>>  pattern for lazy initialization, and why extra attribute fields can't be
>>  just, well, fields.
>
> The advantage is it hooks you into the compiler's generation of metadata
> and runtime type information (i.e. TypeInfo).  It basically allows you to
> describe your type in ways that the compiler doesn't natively support.
> It's purely a type-description thing, I think it has nothing to do with
> instances.
>
> The serializable example is probably most used because it's one of the
> most commonly used attributes in C#/Java.  Given that neither has
> templates, the impact is somewhat greater than in D, but I believe Jacob
> has quite a bit of experience with serialization of types given that he
> wrote a serializer for D, so he would be the one I'd ask as to why it's
> better.  I think another great example is data you can pass to the GC (if
> we ever get precise scanning).
>
> In a previous life, while using C#, I created a "scripting" system that
> used objects to define what methods were run during certain test processes
> (the application managed the automated testing of servers remotely).  The
> entire script was constructed based on an xml file, and the library that
> edited/built the script had no access or knowledge of the types it was
> constructing, it used pure reflection to do everything.  The cool thing
> (in my mind at least) was, I had a script builder application which
> "opened" the executable to find all the scripting objects.  It did not
> need to be recompiled, nor did it directly link with a library having the
> script objects, because it used reflection to determine everything I
> needed.  Some specific attributes weren't available in reflection, so I
> just added some user-defined attributes, and in that way, I was able to
> affect the metadata to pass information to the script building application.
>
> I think also you can make code more readable and easier to write with
> attributes, because you can specify/convey information rather than
> interpreting or making assumptions, or inventing types that have nothing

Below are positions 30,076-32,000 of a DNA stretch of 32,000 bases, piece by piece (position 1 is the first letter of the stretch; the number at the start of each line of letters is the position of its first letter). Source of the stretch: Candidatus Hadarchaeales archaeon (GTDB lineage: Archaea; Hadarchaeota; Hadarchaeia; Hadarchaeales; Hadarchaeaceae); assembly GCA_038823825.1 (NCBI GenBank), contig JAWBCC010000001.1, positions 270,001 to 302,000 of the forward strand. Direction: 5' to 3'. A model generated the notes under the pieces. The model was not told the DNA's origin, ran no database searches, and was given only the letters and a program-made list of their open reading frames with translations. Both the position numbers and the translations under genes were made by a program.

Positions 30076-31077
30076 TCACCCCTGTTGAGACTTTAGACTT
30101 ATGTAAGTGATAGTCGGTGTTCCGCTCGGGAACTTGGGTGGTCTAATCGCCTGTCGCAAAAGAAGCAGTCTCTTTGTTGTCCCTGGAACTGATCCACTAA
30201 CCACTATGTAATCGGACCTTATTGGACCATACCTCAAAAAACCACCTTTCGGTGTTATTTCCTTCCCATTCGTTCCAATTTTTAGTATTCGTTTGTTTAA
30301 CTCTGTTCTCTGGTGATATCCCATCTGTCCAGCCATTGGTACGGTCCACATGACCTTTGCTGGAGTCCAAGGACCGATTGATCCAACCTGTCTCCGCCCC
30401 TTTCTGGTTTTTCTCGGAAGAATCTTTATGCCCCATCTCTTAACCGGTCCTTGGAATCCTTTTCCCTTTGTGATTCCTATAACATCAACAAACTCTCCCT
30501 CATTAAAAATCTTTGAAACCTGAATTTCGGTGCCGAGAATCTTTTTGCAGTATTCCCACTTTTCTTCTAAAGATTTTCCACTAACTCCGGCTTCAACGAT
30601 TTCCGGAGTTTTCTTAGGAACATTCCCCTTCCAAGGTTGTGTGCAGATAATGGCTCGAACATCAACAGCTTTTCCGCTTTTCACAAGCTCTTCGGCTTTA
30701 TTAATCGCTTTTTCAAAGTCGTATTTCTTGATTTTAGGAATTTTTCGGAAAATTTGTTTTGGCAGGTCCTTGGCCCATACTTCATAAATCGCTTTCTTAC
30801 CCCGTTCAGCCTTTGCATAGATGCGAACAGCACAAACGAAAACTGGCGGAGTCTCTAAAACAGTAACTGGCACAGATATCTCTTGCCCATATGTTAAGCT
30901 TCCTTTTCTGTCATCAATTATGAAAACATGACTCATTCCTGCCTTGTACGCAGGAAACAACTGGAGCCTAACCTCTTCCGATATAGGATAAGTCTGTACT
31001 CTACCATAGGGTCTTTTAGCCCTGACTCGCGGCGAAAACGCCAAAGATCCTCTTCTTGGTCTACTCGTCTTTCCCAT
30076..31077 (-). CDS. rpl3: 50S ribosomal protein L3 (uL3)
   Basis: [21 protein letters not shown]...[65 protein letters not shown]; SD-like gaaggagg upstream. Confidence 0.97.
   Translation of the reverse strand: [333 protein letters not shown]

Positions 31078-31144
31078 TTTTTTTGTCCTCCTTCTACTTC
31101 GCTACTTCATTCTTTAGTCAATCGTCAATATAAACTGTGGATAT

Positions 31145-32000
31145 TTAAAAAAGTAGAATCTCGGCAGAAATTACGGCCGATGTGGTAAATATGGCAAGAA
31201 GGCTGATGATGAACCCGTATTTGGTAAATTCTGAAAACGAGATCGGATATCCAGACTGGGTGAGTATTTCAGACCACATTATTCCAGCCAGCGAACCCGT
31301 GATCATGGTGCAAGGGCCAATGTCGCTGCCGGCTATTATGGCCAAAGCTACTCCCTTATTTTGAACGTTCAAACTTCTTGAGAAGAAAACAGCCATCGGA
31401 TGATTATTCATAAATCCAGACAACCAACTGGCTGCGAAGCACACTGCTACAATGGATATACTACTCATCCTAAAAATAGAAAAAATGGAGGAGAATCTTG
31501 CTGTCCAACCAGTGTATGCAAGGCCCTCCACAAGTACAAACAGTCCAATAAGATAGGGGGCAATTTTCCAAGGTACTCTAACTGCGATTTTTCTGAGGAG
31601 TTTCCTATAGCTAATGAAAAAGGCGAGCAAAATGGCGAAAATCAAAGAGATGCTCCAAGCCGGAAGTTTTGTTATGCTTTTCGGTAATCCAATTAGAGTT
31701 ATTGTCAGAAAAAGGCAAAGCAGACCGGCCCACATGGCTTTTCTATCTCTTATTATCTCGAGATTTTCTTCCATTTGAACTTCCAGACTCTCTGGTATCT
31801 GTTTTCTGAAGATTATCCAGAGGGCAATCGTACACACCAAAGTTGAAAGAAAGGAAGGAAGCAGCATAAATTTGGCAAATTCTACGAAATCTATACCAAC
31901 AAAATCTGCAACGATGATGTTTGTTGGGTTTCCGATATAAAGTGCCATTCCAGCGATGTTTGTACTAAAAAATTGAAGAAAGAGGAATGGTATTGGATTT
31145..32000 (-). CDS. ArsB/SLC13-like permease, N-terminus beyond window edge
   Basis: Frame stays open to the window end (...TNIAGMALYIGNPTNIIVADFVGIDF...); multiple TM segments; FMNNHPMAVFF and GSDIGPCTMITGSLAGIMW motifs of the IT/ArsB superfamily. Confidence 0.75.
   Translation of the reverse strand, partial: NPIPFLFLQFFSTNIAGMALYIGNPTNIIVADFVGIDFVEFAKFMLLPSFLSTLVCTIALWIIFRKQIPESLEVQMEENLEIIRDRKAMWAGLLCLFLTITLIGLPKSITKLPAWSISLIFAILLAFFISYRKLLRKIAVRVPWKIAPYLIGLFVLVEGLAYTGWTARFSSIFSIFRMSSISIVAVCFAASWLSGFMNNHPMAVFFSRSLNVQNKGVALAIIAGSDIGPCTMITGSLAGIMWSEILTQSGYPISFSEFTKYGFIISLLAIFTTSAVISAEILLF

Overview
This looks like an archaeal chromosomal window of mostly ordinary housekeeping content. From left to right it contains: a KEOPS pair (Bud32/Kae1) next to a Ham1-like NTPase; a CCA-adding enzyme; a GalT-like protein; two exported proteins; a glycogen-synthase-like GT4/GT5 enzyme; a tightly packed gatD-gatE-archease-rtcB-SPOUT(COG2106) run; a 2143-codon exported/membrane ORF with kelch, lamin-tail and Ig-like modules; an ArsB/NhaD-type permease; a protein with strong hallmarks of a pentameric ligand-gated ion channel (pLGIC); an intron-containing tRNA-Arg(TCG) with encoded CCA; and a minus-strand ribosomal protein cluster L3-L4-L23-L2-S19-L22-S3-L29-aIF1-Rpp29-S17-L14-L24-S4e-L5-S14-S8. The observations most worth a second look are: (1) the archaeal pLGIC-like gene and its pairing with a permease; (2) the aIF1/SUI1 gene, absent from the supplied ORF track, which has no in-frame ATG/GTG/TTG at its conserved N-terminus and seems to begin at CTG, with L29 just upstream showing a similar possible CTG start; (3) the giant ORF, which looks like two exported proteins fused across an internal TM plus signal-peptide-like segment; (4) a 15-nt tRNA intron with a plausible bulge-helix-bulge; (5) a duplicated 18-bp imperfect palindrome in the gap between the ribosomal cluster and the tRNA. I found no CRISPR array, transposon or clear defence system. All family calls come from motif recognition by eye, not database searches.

> to do with the way the type works.
>
> For example, you could do something like:
>
> struct noSerInt
> {
>      int _val;
>      alias this _val;
> }
>
> struct X
> {
>      noSerInt x; // clue to not serialize x
> }
>
> This is extra complication which is not needed while using an instance of
> X *except* when serializing it.  I think it's cleaner to put this
> information into the metadata instead of having to re-implement int.
> Compare to:
>
> struct X
> {
>      @noSer int x;
> }
>
> Where you can safely ignore the @noSer attribute for most intents and
> purposes.
>
> I think that the sole purpose of attributes is compile-time generation of
> compile and run-time query-able data.  Nothing else really makes sense to
> me.
>
> -Steve
March 19, 2012
Re: Proposal: user defined attributes
On Monday, 19 March 2012 at 00:41:44 UTC, Walter Bright wrote:

> Maybe this is why I don't much care for attributes - it's all 
> just a fog to me what is happening.

Maybe this will help:

http://research.microsoft.com/en-us/um/people/cszypers/events/WCOP2006/rouvoy-wcop-06.pdf

Attribute-Oriented Programming (@OP) is a program-level marking
technique. Basically, this approach allows developers to mark
program elements (e.g., classes, methods, and fields) with
annotations to indicate that they maintain application specific
or domain-specific concerns. For example, a developer may define
a logging annotation and associate it with a method to indicate
that the calls to this method should be logged, or may define a
web service annotation and associate it with a class to indicate
that the class should implement a Web Service. Annotations
separate application’s business logic from middleware-specific
or domain-specific concerns (e.g., logging and web service
functions). By hiding the implementation details of those
semantics from program code, annotations increase the level of
programming abstraction and reduce programming complexity,
resulting in simpler and more readable programs. The program
elements associated with annotations are transformed to more
detailed program code by a supporting generation engine. For
example, a generation
engine may insert logging code into the methods associated with a
logging annotation. Dependencies on the underlying middleware are
thus replaced by annotations, acting as weak references — i.e.,
references that are not mandatory for the application. This means